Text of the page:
22. Soderstrom LH, Johnson SP, Diaz VA, Mainous GA III. Association between vitamin D and diabetic neuropathy in a nationally representative sample_ results from 2001-2004 NHANES. Diabet Med. (2012) 29:50–5. doi: 10.1111/j.1464-5491.2011.03379.x
23. He R, Hu Y, Zeng H, Zhao J, Zhao J, Chai Y, et al. Vitamin D deficiency increases the risk of peripheral neuropathy in Chinese patients with type 2 diabetes. Diabetes Metab Res Rev. (2017) 33:1–8. doi: 10.1002/dmrr.2820
24. Esteghamati A, Fotouhi A, Faghihi-Kashani S, Hafezi-Nejad N, Heidari B, Sheikhbahaei S, et al. Non-linear contribution of serum vitamin D to symptomatic diabetic neuropathy: a case-control study. Diabetes Res Clin Pract. (2016) 111:44–50. doi: 10.1016/j.diabres.2015.10.018
25. J Herder C, Kannenberg JM, Huth C, Carstensen-Kirberg M, Rathmann W, Koenig W. Proinflammatory cytokines predict the incidence and progression of distal sensorimotor polyneuropathy: KORA F4/FF4 Study. Diabetes Care. (2017) 40:569–76. doi: 10.2337/dc16-2259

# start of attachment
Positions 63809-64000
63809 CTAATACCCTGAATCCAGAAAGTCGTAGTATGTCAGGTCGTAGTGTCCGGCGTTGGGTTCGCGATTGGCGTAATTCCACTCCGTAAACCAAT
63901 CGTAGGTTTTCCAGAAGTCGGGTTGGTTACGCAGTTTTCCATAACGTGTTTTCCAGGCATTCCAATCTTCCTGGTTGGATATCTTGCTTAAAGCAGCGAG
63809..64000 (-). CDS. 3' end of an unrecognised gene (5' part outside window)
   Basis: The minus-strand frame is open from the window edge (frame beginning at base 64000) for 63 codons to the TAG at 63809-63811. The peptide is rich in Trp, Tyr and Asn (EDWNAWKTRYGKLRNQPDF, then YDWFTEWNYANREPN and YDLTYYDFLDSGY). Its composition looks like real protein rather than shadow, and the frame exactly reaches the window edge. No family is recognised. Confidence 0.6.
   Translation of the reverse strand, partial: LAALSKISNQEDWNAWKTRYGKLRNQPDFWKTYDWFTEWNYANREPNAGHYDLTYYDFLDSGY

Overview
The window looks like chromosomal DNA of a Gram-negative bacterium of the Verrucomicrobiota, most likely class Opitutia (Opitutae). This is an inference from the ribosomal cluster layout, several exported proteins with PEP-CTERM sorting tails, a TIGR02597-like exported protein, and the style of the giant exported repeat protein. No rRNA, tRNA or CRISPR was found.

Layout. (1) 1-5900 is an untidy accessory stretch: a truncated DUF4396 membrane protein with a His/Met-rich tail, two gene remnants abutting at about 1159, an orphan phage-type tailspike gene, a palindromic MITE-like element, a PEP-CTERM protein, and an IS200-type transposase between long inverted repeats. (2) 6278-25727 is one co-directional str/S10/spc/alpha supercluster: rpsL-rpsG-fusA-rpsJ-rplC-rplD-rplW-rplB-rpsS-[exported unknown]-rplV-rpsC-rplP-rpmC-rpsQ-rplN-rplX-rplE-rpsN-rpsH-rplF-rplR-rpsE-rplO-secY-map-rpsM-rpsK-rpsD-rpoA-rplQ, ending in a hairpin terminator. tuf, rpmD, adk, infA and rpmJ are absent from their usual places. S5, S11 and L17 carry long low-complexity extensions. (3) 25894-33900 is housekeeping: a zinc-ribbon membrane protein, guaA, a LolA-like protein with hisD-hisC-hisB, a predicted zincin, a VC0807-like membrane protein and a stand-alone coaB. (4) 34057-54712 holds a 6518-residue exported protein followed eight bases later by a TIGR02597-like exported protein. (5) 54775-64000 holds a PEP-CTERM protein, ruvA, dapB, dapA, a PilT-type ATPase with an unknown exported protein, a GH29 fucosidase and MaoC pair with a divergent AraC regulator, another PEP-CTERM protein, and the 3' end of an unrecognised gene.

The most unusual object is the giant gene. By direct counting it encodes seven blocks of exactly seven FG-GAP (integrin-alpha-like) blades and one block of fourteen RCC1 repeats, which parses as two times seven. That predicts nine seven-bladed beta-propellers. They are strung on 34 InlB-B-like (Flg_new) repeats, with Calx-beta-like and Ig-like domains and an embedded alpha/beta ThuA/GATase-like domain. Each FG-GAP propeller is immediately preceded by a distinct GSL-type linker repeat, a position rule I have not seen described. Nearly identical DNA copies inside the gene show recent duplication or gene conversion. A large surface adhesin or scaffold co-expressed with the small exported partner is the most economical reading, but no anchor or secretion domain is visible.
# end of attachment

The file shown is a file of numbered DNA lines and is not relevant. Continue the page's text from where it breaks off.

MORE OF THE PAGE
26. Oliveira RB, Sampaio EP, Aarestrup F, Teles RM, Silva TP, Oliveira AL, et al. Cytokines and Mycobacterium leprae induce apoptosis in human schwann cells. J Neuropathol Exp Neurol. (2005) 60:882–90. doi: 10.1097/01.jnen.0000182982.09978.66
27. He XH, Zang Y, Chen X, Pang RP, Xu JT, Zhou X, et al. TNF-α contributes to up-regulation of Nav1.3 and Nav1.8 in DRG neurons following motor fiber injury. Pain. (2010) 1512:266–79. doi: 10.1016/j.pain.2010.06.005
28. Nadi M, Bambaeichi E, Marandi SM. Comparison of the effect of two therapeutic exercises on the inflammatory and physiological conditions and complications of diabetic neuropathy in female patients. Diabetes Metab Syndr Obes. (2019) 12:1493–501. doi: 10.2147/DMSO.S206454
29. Magrinelli F, Briani C, Romano M, Ruggero S, Toffanin E, Triolo G, et al. The association between serum cytokines and damage to large and small nerve fibers in diabetic peripheral neuropathy. J Diabetes Res. (2015) 2015:547834. doi: 10.1155/2015/547834